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Amanda Hovind – ASB (Alternative Spring Break) Volunteer

Amanda Hovind – Habitat for Humanity Alternative Spring Break Volunteer

Psychology & Physical Education Major at Coe College

Class of 2015

Amanda (left) & Amy Hurd (right)

How was the trip?  

“It was honestly one of the best experiences of my life. It’s definitely one of the highlights that I’ve experienced here at Coe College. It was way better than I ever could have expected it would have been.”

Why did you decide to go on the Habitat Alternative Spring Break trip?

“It was my first Alternative Spring Break. I have friends who have done it in the past, so that’s what got me to think about doing it. So, then I tried it. I was even having second guesses before, because I didn’t really know what to expect from it. I didn’t know if I’d have a fun time. Working eight hours a day sounded like a lot to do on a spring break, but every day flew by, and by the time it was over, I was like, can we start the whole week again?It was awesome.

I did a one-day build back in October, but that was just one eight-hour day. That was pretty much the only experience I’d ever had. It definitely helped make my decision. The day build was really cool. Seeing how much you can accomplish is awesome. The homeowners were there too, and it’s always really cool when you get to see them. It kind of reaffirms what you’re doing and confirms for yourself that you really are making a difference. Sometimes it feels like you’re not really making a difference, but when the homeowners are there and they keep thanking you, you can see that to them you’re making a huge difference in their life.”

What was your favorite part of the trip?

“Seriously, everything was just so awesome. It was really awesome being able to meet more Coe students and really develop good friendships through that. There were people who I never really hung out with outside of school or anything. So, being able to meet new people, and now we’re still good friends. We still hang out now. So, that was really cool. Being able to spend spring break with people who have the same values as you was really awesome. Like, we were with people who have the same goals for spring break. We all wanted to get something out of it. We all wanted to spend a week helping people. That was really cool too. All of our van rides were fun. We got four free boxes of Dunkin Donuts. Everything was just so much fun. I don’t think I’ve ever laughed so much within a week.

 

Habitat for Humanity ASB Group Photo

It definitely helped with fitness. It was cool being able to learn new skills. Like, when I was hammering on the first day, I think I hit the nail one out every five attempts. By the end, I was like, dude, I could build myself a tree house.”

What did you work on during the trip?

“The day we got there, the group before us had the foundation set up. So, when we got there, we pretty much worked on building and framing all the exterior and interior walls, and by the time we built that house, we had every wall put up. When we first like built the walls up from the ground, we helped set up the walls, and hammer in the walls. It was cool seeing the before- and after- pictures. That’s really cool to see.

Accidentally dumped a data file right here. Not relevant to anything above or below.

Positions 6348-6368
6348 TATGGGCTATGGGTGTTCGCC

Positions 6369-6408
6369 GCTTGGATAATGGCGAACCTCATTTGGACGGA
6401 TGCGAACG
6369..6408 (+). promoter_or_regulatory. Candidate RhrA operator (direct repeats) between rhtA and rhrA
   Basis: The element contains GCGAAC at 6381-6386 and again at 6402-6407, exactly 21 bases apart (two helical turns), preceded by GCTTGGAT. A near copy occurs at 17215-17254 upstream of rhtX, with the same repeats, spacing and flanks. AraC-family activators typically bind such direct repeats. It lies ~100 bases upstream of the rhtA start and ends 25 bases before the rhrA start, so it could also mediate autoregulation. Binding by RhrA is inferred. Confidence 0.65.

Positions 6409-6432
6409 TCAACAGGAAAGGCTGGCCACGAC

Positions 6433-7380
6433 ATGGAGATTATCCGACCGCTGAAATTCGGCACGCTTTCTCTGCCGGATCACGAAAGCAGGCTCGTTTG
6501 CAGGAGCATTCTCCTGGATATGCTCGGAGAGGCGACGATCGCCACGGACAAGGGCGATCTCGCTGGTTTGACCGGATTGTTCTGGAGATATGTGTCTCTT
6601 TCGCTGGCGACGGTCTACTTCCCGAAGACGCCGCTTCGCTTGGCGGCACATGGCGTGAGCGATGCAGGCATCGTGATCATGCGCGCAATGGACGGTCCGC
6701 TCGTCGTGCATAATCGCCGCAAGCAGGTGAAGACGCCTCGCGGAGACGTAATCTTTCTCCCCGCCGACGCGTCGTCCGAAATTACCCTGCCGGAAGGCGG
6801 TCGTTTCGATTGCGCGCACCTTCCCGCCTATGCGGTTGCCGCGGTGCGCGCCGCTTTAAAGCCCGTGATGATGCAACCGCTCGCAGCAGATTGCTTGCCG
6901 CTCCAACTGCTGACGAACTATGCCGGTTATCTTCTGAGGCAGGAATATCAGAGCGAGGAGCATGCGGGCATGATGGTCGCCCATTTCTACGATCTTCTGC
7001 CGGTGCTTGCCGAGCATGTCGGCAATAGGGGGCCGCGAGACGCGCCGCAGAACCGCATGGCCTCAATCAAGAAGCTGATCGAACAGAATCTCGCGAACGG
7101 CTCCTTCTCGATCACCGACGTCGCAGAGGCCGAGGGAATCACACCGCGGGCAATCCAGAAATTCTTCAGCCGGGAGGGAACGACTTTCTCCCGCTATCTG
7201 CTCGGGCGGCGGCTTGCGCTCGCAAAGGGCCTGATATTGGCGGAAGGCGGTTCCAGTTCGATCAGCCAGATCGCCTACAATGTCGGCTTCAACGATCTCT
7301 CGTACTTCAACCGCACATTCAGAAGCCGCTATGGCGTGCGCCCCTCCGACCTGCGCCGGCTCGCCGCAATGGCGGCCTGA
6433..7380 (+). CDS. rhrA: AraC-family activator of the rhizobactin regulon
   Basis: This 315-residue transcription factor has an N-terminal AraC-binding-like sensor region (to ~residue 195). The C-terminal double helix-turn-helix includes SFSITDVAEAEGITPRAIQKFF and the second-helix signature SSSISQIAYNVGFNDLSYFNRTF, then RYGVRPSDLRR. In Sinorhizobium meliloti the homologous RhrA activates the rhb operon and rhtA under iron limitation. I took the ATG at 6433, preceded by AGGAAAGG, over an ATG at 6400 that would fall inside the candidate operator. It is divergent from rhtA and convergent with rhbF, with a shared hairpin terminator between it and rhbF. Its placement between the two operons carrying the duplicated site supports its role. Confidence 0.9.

It was really cool seeing all of our hard work. I mean, everybody had a job to do. There really wasn’t much standing around. After you do the individual boards, you have to put those together, and make the wall, and set up the wall. Each individual has their own role that they’re playing.

It definitely doesn’t really feel real. It didn’t feel like much work. It was more fun if anything. I was like, man, I want to go build some more houses. I wish I was still down there helping out. It was really cool.”

Kohawks leave their mark the the home-build.

Why should someone get involved with Habitat?

“It gives you learning skills that would be useful down the road, like, if you ever want to build your kid a tree house or build your own house. It really teaches you the value of hard work and you’re working for a really great organization, and it’s really great to be part of something bigger than yourself, and it teaches you that you don’t really have it that bad. It teaches you that you’re fortunate for what you have. It’s really cool to learn the homeowners’ stories and how far they’ve come, and I always think that’s really cool. It gives you a new perspective on life. It’s a really great way to meet new people and make new friends.”

What was your biggest challenge on the trip?

“There was an inside joke about getting the nail flushed, and Amy and I struggled with that a bit. So, now that’s like the “f” word that we hate the most, and now when I hear that word I’m like, ugh, gotta get that flushed. It’s so the nail is like flat with the board. One time a girl put up a board and we weren’t done with it yet, so we had to redo it, and it took another fifteen minutes, and I was hungry, and I was hot.

But really, I thought everyone really did a really good job at just dealing with everything. There were a lot of students on the site, so I guess one challenge was – if you didn’t really have a job, just trying to think of what to do; telling yourself that you are making a difference; keeping yourself positively motivated about that, and when you’re getting tired, keep telling yourself that you’re helping someone.”

 

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